1. Ensuring catch up sessions aren't just an opportunity to recover what was taught in lessons

Because this may convey the message that if they don't listen first time in class, they can listen to it again in our time after school.

2. Stretch, challenge and enrichment

Instead of catch up classes, can sessions after school actually go beyond the syllabus?  Can we network with local Universities to run master classes to inspire the next graduates?  Can we link with specialist providers in our field to show how our subjects are used in industry?  Can we bring in experts to share their knowledge and push learning beyond its existing level?

3. Setting a criteria for these sessions

There are students who genuinely need this additional support and I don't know any teachers who would want to not provide this.  But do we ensure that those who need it get it rather than those who can't be bothered getting a second chance?  Could an effort grade or indicator be one option.  Students who we know have tried hard, even if they have picked up misconceptions, could be allowed to attend, with those who simply chose to do nothing being asked not to?

4. Removing the need for them?

Could the way we design lessons, curriculum's and schemes be reviewed?  Could we analyse our teaching and learning?  Asking the question why additional sessions are actually needed could lead to some real improvements to the department.  Why do we not have the time to deliver the course in lessons?  Why isn't the content sticking?  Is the delivery of content and the quality of teaching an area best focused on?  What tweaks could we implement now so that we manage workload and expectations?

And so.....

The truth of the matter is I am still undecided.  I probably will be for a very long time.  It feels as though they have become a part of a schools culture and removing them may be too much of a shock to the system.  And why would you remove them if hardworking students are seeking to improve their grades further?  But then again, would removing them and addressing why we might need them solve the problem itself?  Might that be the change in culture that our teachers and students actually need?

Tuesday, 30 December 2014

Can I be that little bit better at.....changing the game?


Change is difficult.  It's been a running theme throughout this blog that there was a stage in my career back in 2009 where I begun to realise that what I was doing in the classroom probably wasn't as effective as it could have been.  Activities were designed before the learning or outcomes were planned.  Questions were machine gunned around the room without any care or consideration.  Feedback did little to benefit anyone but looked good on book trawls.  Differentiation became a logistical observer tick box nightmare and dented our photocopying budget.  The problem is though, as a teacher, it is very easy to fall into a routine without realising you've got there.  I had all the best intentions in the world to become the best I could be, but after a few years habits take shape.  At the 2012 SSAT conference Dylan Wiliam highlighted this issue by saying:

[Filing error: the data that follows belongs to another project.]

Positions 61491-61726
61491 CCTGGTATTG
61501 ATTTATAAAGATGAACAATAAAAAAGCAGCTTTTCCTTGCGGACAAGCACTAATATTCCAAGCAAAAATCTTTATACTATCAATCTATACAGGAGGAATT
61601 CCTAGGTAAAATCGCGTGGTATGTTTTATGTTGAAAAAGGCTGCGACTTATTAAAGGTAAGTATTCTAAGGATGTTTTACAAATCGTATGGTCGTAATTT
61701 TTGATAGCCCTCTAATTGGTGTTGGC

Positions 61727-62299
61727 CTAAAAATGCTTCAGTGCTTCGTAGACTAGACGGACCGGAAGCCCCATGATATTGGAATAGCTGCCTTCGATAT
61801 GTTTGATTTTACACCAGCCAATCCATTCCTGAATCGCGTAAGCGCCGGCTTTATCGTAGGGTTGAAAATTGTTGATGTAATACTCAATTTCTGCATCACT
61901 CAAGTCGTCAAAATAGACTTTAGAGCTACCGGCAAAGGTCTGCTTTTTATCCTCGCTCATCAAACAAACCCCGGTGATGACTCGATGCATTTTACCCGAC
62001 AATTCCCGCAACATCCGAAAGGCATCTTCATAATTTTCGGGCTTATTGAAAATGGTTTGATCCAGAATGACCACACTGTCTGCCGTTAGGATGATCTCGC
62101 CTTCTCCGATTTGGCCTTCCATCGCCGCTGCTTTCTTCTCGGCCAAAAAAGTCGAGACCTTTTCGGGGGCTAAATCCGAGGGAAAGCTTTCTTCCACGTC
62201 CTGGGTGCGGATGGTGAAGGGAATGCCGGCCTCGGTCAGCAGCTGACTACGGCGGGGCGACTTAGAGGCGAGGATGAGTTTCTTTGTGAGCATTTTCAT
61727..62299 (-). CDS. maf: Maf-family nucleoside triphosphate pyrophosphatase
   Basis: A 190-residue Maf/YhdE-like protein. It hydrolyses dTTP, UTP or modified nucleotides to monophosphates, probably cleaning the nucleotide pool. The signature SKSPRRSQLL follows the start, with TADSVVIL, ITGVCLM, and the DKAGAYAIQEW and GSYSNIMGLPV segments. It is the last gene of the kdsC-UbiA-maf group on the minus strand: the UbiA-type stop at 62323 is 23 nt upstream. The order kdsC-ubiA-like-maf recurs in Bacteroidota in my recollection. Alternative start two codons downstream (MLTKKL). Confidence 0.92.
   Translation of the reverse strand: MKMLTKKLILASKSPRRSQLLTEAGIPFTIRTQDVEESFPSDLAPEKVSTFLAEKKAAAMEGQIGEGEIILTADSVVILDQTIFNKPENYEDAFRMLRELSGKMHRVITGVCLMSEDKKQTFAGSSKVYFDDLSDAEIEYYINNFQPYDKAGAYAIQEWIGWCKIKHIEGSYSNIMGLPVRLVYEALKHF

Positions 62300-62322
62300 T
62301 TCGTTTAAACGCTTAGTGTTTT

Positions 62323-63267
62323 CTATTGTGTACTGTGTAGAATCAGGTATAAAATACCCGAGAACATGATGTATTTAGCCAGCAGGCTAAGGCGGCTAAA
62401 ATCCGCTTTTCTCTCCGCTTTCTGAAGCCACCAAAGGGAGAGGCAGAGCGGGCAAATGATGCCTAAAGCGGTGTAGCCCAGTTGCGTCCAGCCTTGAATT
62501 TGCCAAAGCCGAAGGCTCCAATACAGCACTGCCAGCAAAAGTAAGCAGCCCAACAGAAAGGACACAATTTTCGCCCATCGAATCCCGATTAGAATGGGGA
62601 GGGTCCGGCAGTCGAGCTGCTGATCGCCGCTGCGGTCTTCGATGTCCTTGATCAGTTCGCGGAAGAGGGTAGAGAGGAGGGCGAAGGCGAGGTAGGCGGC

"Currently all teachers slow, and most actually stop, improving after two or three years in the classroom"

His point was that the environment is so challenging when we start teaching that we are forced to improve.  After we sort classroom routines and management strategies our progression begins to plateau and we can sometimes simply coast.  He stresses that it takes ten years of deliberate practice to develop expertise in our job.  This may be the case but ten years of constant refinement and improvement can be a difficult thing to keep on top of with all of the other tasks that make up the complex job of a teacher.

Naturally then we begin to develop habits.  Many of them are effective in the classroom and define who we are a teachers.  Unfortunately, there are habits that could do with refining or tweaking if we are to stay at the top of our game.  The thing is though, habits are tough to break.  To the annoyance of my wife I bite my nails.  It isn't the worst habit in the world but after a bit of reflection (or nagging) I consciously make an effort to reduce it.  In fact when I catch myself doing it I make the decision to stop.  However, after the two years that Wiliam talks about, do we realise the bad habits that we fall into and can we change them?  In his 2014 white paper 'Optimizing Talent: Closing Educational and Social Mobility Gaps Worldwide', Wiliam goes on to talk about the difficulty in changing habits:



What isn't required is an overhaul of our teaching.  We don't need to scrap everything we do and reinvent the way we approach lessons.  Not only is that unrealistic, but it is time consuming, incredibly difficult and hard.  Instead we need to be more pragmatic and identify key areas and work on them.  On the back of a number of low medal returns in track cycling, Team GB/British Cycling didn't throw the programme out of the window and start from scratch.  Instead they decided to focus on a few key principles.  One of these being that they needed to know more about their opponents than their opponents knew about themselves.  After the Athens games they went to every World Cup and World Championships and videoed the opposition and built a massive database which they used to their advantage.  It's so simple when you think about it.  So how can this apply to us in teaching?

"Great teaching cannot be achieved by following a recipe, but there are some clear pointers in the research to approaches that are most likely to be effective, and to others, sometimes quite popular, that are not.  Teachers need to understand why, when and how a particular approach is likely to enhance students' learning and be given time and support to embed it in their practice."